If you assume Todd Akin stays on the ballot in Missouri (or is forced off in a way that splits the Republican vote), and that he is a deepy problematic candidate, then the GOP strategy for gaining control of the U.S. Senate gets pretty tricky. RCP’s Caitlin Huey-Burns has a detailed article today examining their options for picking up three (what’s needed if Romney wins) or four (a majority if Obama wins) net seats.
Assuming, as is likely, the GOP is going to lose Olympia Snowe’s seat in Maine, this means defending all the others (NV, AZ and MA have all been considered vulnerable), and picking up four or five Democratic seats. ND, NE and MT all have Democratic-held seats in elections that currently lean Republican, but none, with the possibility of NE, is out of reach for Democrats. Prospects of winning others are close propositions; WI looks better now that Tommy Thompson is the GOP nominee; Bill Nelson’s still maintaining a lead in FL, and VA remains an absolute dead heat, as it has been all along. In NM and OH, Democrats currently lead, but not by large margins.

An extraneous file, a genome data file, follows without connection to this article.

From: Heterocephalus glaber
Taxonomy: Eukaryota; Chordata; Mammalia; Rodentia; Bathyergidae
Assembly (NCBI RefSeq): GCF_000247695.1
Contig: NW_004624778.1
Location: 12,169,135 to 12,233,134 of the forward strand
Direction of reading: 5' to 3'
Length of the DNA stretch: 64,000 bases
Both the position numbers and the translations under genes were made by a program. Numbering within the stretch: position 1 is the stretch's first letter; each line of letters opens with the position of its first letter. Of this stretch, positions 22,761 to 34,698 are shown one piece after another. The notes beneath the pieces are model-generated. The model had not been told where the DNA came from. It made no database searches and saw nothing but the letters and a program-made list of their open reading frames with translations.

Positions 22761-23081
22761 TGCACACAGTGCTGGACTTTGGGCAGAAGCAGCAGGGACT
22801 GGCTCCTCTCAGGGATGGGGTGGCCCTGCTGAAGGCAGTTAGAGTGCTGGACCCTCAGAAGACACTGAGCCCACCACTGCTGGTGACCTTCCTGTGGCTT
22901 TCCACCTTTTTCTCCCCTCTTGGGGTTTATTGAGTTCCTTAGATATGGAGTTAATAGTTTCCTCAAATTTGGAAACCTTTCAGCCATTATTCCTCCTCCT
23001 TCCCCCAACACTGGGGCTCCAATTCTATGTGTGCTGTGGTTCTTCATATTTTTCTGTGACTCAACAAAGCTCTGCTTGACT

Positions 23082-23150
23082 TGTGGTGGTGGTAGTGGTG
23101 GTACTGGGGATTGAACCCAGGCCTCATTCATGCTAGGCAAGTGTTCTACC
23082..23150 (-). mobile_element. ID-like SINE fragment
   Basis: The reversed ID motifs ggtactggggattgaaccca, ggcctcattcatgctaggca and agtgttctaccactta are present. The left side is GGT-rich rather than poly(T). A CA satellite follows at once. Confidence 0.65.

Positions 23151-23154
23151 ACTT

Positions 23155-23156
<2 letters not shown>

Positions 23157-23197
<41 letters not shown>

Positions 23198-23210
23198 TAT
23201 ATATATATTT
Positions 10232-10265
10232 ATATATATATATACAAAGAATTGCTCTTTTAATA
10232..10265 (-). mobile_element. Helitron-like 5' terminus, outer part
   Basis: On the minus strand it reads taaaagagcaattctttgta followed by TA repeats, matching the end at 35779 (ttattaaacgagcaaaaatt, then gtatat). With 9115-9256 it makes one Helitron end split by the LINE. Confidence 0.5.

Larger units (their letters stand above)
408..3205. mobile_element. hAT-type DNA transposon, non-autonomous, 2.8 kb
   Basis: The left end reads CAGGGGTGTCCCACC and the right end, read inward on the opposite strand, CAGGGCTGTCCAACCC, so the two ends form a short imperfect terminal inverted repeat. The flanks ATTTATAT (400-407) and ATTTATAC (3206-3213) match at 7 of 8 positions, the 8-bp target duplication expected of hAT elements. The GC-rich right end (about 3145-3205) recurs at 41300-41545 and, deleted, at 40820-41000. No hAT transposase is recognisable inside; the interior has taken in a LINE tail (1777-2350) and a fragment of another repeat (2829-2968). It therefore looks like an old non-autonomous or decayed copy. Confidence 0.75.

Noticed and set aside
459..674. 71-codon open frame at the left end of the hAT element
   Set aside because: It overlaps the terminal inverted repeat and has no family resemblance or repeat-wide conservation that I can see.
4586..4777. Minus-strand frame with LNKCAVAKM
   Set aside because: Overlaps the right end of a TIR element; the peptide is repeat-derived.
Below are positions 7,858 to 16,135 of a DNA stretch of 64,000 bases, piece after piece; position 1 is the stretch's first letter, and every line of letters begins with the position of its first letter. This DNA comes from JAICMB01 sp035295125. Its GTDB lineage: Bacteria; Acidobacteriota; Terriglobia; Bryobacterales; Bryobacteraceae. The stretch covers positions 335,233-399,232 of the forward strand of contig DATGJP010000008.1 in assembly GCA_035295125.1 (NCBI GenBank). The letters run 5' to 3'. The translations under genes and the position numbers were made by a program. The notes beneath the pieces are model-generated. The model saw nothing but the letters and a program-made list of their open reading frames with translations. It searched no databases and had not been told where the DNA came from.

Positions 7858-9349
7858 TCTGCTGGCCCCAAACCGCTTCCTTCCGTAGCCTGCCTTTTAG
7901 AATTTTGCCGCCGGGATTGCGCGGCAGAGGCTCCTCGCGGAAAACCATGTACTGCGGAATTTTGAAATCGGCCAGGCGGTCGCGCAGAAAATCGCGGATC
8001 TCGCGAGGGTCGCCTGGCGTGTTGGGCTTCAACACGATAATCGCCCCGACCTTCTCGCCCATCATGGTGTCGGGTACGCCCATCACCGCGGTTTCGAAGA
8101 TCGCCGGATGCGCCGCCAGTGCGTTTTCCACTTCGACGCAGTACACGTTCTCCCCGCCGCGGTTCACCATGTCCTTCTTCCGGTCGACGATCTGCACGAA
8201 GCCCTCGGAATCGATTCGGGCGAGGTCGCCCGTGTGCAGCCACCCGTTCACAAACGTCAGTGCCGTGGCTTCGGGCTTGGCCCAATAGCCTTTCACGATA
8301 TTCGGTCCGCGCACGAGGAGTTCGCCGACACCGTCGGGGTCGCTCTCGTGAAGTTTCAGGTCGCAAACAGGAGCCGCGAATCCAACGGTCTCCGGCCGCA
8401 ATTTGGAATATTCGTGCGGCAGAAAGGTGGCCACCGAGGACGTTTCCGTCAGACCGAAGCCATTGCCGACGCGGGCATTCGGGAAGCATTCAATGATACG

This is all another way of saying that the dynamics of the presidential races, and particularly the two parties’ GOTV efforts, will probably make the difference in Senate control as well. After all, WI, FL, WI, NV, VA, NM, and OH are all presidential as well as Senate battleground states. With partisan polarization being what it is, crossover votes will be difficult barring big down-ballot financial disparities, scandals (a problem for Dems in NV), and the occasional candidate with demonstrated cross-party appeal (e.g., Nelson of FL and arguably Tester of MT, Thompson of WI and Kerry of NE). That’s all the more reason you can expect the party committees, the 501(c)(4)’s and the Super PACs to ensure that no battleground state voter is allowed to watch television, listen to radio, open the mail, or answer the phone without multiple appeals. It will get brutal and intense for certain sure.